XSockets.NET TeamBlog

News, updates and other information from Team XSockets.NET

Here Team XSockets provide the latest information about the framework.
You will also find videos and stuff produced by us (and others).

If you have done something with XSockets.NET, tell us and we might post about it here!


unsigned vs signed assemblies, happy to not care!

Friday, April 25, 2014 9:45 AM 0

The topic “signed vs unsigned assemblies” has become a hot topic in the .NET community, and today I saw a tweet where Itamar Syn-Hershko (@synhershko) said:

I’ve had enough. I’m moving to removing strong-naming aka signed assemblies from #Lucene.net http://permalink.gmane.org/gmane.comp.jakarta.lucene.net.devel/6615 #dotnet

So I read the post, and I actually don not have a opinion about “Strongly Named Assemblies”… That might seem strange since it seems to be a hot topic. Guessing that it is a hot topic since peoples (developers) are having trouble with it (doh).

So why don´t I have any opinion about this?
Because I do not have a problem with assemblies (signed or not).

I spend most of my time as a developer on the XSockets.NET team, and almost all our assemblies are signed. But we use ServiceStack.Text (which is awesome by the way) that is unsigned! How?


Using unsigned assemblies in signed assemblies

You cant reference an unsigned assembly in signed assembly, but how can we use unsigned assemblies all over XSockets.NET even though XSockets.NET is signed?

Let us look at how we use the unsigned ServiceStack.Text inside of the signed XSockets.NET.

Have the interface in a signed assembly

Inside of the signed assembly XSockets.Core.Common.dll there is a interface for serialization.

using System;
using System.Collections.Generic;
using XSockets.Plugin.Framework;
using XSockets.Plugin.Framework.Attributes;
namespace XSockets.Core.Common.Utility.Serialization
    //Will export this interface... This is optional, can done at runtime.
    //but it will be replaced if another implementation is found
    [Export(typeof(IXSocketJsonSerializer), null, Rewritable.Yes)]
    public interface IXSocketJsonSerializer
        string SerializeToString<T>(T obj);
        string SerializeToString(object obj, Type type);
        T DeserializeFromString<T>(string json);
        object DeserializeFromString(string json, Type type);
        IDictionary<string, string> DeserializeFromString(string json, params string[] keys);

Have the implementation in a unsigned assembly

Inside of the unsigned assembly XSockets.Serialization.dll we have a reference to ServiceStack.Text and we implement the interface found in the signed assembly XSockets.Core.Common.dll (described above)

using System;
using System.Collections.Generic;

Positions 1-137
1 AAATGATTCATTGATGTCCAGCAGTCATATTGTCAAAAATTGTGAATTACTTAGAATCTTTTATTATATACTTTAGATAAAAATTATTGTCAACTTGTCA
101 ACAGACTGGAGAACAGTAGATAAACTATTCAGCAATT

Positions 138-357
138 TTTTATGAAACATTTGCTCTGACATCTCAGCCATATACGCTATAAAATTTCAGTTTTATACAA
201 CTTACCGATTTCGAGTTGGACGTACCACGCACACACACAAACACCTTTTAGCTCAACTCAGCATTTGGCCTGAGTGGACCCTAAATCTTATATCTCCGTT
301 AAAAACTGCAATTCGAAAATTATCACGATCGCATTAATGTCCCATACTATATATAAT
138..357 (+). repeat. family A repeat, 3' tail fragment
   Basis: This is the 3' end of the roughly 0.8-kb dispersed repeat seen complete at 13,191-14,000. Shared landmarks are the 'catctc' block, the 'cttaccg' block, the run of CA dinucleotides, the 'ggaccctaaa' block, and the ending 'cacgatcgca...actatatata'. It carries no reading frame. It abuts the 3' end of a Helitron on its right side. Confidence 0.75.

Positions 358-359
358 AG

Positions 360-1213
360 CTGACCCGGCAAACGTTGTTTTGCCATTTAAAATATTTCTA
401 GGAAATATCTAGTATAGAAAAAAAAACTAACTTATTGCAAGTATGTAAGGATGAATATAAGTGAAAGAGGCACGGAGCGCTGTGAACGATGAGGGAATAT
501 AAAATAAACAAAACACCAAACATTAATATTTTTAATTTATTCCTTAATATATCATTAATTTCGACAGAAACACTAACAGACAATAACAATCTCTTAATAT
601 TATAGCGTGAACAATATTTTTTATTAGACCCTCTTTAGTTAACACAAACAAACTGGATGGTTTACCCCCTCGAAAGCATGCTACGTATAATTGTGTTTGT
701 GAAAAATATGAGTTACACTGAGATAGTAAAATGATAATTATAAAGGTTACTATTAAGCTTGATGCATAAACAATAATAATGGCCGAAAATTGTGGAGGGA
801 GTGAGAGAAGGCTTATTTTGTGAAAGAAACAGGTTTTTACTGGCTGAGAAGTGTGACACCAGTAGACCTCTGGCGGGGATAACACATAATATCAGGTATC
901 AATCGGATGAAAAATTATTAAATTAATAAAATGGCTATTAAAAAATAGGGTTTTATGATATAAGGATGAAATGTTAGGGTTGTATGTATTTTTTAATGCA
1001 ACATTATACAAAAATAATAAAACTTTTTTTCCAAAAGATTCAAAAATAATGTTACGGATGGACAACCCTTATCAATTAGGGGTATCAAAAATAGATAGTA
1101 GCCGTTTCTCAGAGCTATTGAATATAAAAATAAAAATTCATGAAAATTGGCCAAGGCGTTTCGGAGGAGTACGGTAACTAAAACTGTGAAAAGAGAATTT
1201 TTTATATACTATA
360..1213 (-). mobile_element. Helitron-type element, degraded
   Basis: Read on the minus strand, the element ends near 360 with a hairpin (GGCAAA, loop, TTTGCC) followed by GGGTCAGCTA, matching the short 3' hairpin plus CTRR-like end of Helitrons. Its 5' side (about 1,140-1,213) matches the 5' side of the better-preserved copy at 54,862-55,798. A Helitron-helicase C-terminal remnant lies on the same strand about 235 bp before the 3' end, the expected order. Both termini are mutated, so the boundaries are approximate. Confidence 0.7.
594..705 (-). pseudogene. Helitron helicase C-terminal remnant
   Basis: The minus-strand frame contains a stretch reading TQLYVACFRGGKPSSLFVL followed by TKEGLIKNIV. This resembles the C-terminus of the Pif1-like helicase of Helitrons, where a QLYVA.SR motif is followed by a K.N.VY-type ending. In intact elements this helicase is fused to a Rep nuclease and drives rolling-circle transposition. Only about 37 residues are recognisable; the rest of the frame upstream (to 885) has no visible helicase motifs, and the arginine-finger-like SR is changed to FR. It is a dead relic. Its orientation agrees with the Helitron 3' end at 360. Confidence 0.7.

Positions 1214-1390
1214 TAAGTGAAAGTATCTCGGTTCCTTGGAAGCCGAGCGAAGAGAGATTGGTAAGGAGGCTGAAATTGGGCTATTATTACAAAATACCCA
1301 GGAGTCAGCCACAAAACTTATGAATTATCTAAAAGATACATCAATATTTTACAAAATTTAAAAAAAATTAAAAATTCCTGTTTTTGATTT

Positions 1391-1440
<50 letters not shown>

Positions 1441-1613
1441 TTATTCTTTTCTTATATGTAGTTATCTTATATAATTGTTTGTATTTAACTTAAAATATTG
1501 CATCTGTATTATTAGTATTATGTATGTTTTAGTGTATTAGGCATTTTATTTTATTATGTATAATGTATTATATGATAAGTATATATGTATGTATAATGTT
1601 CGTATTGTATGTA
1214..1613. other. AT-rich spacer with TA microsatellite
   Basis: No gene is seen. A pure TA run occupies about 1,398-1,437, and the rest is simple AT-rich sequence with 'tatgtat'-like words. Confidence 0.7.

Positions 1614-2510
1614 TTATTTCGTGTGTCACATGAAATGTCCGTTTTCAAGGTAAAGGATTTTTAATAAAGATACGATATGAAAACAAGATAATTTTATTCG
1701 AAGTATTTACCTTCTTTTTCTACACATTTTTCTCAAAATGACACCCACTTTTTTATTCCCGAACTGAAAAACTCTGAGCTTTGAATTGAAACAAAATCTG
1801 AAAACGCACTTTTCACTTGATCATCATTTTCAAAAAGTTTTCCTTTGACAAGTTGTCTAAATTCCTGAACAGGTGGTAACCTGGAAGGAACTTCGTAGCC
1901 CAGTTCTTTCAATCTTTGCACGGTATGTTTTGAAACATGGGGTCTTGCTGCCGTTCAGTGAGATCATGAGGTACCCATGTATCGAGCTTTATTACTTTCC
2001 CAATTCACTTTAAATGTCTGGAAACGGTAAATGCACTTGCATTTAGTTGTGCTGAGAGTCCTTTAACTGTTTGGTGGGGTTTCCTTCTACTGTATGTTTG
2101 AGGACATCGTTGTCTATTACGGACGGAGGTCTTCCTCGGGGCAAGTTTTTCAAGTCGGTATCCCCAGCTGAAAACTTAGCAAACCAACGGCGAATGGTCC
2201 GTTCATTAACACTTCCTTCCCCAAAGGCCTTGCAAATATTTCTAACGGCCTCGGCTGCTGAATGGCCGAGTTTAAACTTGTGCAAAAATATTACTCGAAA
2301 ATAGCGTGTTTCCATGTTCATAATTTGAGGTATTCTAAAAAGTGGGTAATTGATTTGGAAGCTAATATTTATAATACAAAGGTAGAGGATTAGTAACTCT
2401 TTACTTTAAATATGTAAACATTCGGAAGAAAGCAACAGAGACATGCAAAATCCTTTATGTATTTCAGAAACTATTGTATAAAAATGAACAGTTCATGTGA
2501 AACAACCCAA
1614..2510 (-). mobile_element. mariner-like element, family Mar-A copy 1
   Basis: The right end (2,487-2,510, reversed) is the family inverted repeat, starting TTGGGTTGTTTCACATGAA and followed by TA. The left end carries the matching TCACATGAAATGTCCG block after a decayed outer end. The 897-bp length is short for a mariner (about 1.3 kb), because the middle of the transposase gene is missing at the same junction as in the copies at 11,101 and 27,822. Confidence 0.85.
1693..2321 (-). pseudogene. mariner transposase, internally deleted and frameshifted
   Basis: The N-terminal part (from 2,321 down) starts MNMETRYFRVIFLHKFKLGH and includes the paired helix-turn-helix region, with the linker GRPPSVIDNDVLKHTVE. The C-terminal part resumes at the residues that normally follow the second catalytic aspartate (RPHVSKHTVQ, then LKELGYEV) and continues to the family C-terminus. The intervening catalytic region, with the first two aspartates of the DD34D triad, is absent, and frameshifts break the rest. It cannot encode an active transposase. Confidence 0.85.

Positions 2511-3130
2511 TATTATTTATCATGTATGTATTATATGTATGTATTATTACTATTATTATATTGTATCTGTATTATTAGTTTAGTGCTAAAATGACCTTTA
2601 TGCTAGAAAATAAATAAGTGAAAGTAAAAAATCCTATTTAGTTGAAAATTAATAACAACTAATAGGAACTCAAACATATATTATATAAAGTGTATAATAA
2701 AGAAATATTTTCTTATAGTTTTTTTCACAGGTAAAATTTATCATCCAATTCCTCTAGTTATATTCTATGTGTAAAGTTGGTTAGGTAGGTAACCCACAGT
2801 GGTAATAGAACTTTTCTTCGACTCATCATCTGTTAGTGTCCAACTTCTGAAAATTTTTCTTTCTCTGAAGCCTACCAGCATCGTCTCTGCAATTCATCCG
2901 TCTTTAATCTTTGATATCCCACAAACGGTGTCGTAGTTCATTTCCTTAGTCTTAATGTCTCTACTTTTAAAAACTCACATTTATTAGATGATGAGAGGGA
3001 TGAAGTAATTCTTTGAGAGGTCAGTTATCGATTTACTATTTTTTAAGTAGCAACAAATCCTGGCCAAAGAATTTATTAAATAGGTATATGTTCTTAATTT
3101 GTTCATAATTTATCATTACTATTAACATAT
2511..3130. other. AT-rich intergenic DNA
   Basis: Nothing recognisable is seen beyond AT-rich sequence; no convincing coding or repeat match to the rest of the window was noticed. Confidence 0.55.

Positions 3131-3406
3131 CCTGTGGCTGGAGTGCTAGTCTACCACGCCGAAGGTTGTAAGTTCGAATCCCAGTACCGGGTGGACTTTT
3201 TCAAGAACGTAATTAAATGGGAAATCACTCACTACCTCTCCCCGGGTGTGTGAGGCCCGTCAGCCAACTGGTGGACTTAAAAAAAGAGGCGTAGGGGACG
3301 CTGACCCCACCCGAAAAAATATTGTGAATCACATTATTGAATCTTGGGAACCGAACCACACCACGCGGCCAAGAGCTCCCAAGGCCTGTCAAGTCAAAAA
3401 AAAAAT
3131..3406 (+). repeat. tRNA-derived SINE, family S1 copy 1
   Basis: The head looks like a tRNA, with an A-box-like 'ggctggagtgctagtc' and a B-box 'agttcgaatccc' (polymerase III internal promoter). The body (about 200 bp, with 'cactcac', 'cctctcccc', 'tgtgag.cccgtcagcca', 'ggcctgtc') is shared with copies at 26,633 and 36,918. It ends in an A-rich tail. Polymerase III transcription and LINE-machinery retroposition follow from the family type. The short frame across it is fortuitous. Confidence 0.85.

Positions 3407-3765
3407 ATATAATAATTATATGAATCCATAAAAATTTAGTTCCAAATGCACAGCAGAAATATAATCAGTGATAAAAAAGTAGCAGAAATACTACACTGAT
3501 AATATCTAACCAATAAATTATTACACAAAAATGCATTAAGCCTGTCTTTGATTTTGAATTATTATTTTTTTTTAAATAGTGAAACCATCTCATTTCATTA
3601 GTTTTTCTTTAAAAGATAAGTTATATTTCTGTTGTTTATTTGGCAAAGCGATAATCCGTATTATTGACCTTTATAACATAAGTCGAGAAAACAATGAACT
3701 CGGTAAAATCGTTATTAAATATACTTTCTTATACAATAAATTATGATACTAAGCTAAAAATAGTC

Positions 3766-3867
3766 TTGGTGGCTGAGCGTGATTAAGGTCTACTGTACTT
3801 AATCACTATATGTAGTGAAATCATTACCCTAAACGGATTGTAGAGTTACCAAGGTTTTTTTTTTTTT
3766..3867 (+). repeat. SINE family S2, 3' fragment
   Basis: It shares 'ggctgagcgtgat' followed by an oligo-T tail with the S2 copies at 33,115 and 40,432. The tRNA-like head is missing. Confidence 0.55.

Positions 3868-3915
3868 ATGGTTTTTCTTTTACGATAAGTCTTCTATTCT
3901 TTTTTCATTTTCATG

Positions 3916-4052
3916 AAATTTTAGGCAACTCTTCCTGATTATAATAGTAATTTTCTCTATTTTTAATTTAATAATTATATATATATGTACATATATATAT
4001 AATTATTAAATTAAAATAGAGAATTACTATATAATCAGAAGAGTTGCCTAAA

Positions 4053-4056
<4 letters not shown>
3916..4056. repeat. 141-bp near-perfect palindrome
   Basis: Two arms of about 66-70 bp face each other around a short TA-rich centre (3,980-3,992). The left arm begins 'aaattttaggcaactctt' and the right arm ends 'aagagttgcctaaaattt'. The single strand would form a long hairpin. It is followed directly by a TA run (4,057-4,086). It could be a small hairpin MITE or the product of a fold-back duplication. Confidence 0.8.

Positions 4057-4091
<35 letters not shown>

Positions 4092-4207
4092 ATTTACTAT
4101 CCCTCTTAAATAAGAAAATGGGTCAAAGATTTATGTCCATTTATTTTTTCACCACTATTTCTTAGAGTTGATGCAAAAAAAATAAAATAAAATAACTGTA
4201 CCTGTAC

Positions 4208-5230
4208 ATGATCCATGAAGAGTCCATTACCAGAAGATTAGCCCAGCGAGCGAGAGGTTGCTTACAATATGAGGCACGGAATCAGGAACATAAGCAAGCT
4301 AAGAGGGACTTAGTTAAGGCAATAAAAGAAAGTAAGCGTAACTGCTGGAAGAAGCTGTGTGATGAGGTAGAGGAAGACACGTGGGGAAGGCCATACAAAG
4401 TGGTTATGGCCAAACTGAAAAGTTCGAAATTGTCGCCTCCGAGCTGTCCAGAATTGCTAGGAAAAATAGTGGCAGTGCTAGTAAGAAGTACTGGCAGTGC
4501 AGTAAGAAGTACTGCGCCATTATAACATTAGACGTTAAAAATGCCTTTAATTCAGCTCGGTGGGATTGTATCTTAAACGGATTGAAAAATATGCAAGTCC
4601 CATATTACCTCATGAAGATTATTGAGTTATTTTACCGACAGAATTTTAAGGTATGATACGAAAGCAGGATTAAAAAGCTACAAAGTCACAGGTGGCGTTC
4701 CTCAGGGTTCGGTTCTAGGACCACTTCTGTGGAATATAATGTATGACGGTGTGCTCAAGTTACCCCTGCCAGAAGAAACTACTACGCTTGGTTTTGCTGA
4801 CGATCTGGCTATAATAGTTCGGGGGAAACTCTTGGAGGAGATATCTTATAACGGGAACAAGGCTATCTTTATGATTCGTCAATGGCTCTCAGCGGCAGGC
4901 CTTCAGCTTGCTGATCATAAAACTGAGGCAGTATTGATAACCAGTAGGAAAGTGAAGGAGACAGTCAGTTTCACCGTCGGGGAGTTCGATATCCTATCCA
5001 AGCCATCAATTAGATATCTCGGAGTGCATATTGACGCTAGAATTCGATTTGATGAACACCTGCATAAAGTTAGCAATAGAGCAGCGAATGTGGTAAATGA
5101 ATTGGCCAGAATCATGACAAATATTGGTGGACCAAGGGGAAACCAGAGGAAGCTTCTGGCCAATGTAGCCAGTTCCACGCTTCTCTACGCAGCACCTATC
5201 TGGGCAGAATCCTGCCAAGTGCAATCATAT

using System.Linq;
using ServiceStack.Text;
using XSockets.Core.Common.Utility.Serialization;
namespace XSockets.Serialization
    /// <summary>
    /// The default plugin for serialization
    /// To have your custom serializer implement IXSocketJsonSerializer
    /// </summary>    
    public class XSocketJsonSerializer : IXSocketJsonSerializer
        public XSocketJsonSerializer()
            JsConfig.ExcludeTypeInfo = true;
        public string SerializeToString<T>(T obj)
            return JsonSerializer.SerializeToString(obj);            
        public string SerializeToString(object obj, Type type)
            return JsonSerializer.SerializeToString(obj, type);
        public T DeserializeFromString<T>(string json)
            return JsonSerializer.DeserializeFromString<T>(json);
        public object DeserializeFromString(string json, Type type)
            return JsonSerializer.DeserializeFromString(json, type);
        public IDictionary<string,string> DeserializeFromString(string json, params string[] keys)
            var obj = JsonSerializer.DeserializeFromString<List<JsonObject>>(@json);
            return keys.ToDictionary(key => key, key => obj[0].Child(key));

Have the usaged in a signed assembly

So we had an interface in a signed assembly, the implementation in a unsigned assembly since we wanted to use ServiceStack.Text (unsigned). Now we need to get the instance in a signed assembly.

The XSockets.Plugin.Framework will help us…
There are several ways of getting an instance of the JsonSerializer.

  1. Get the instance from the plugin framework directly.

    var serializer = Composable.GetExport<IXSocketJsonSerializer>();
  2. Mark a property with the [ImportOne] attribute and it will be created when the parent is created.

    public IXSocketJsonSerializer JsonSerializer { get; set; }


I find the recent discussions about this topic in social media to be very interesting, but it feels great to not have to bother about it. In the best of worlds all assemblies would be either signed or unsigned.

The way we do it probably don’t fit all project since it demands full modularity, but hopefully it will help (or provide an ideas) to someone reading it.

If you are interested in learning more about the plugin framework here is some info

EDIT: When I think about it I would not mind switching XSockets to unsigned since I actually do not care about signing the assemblies, but I guess that some users of XSockets would get upset since they probably sign their assemblies.

Uffe, Team XSockets

The importance of state in realtime platforms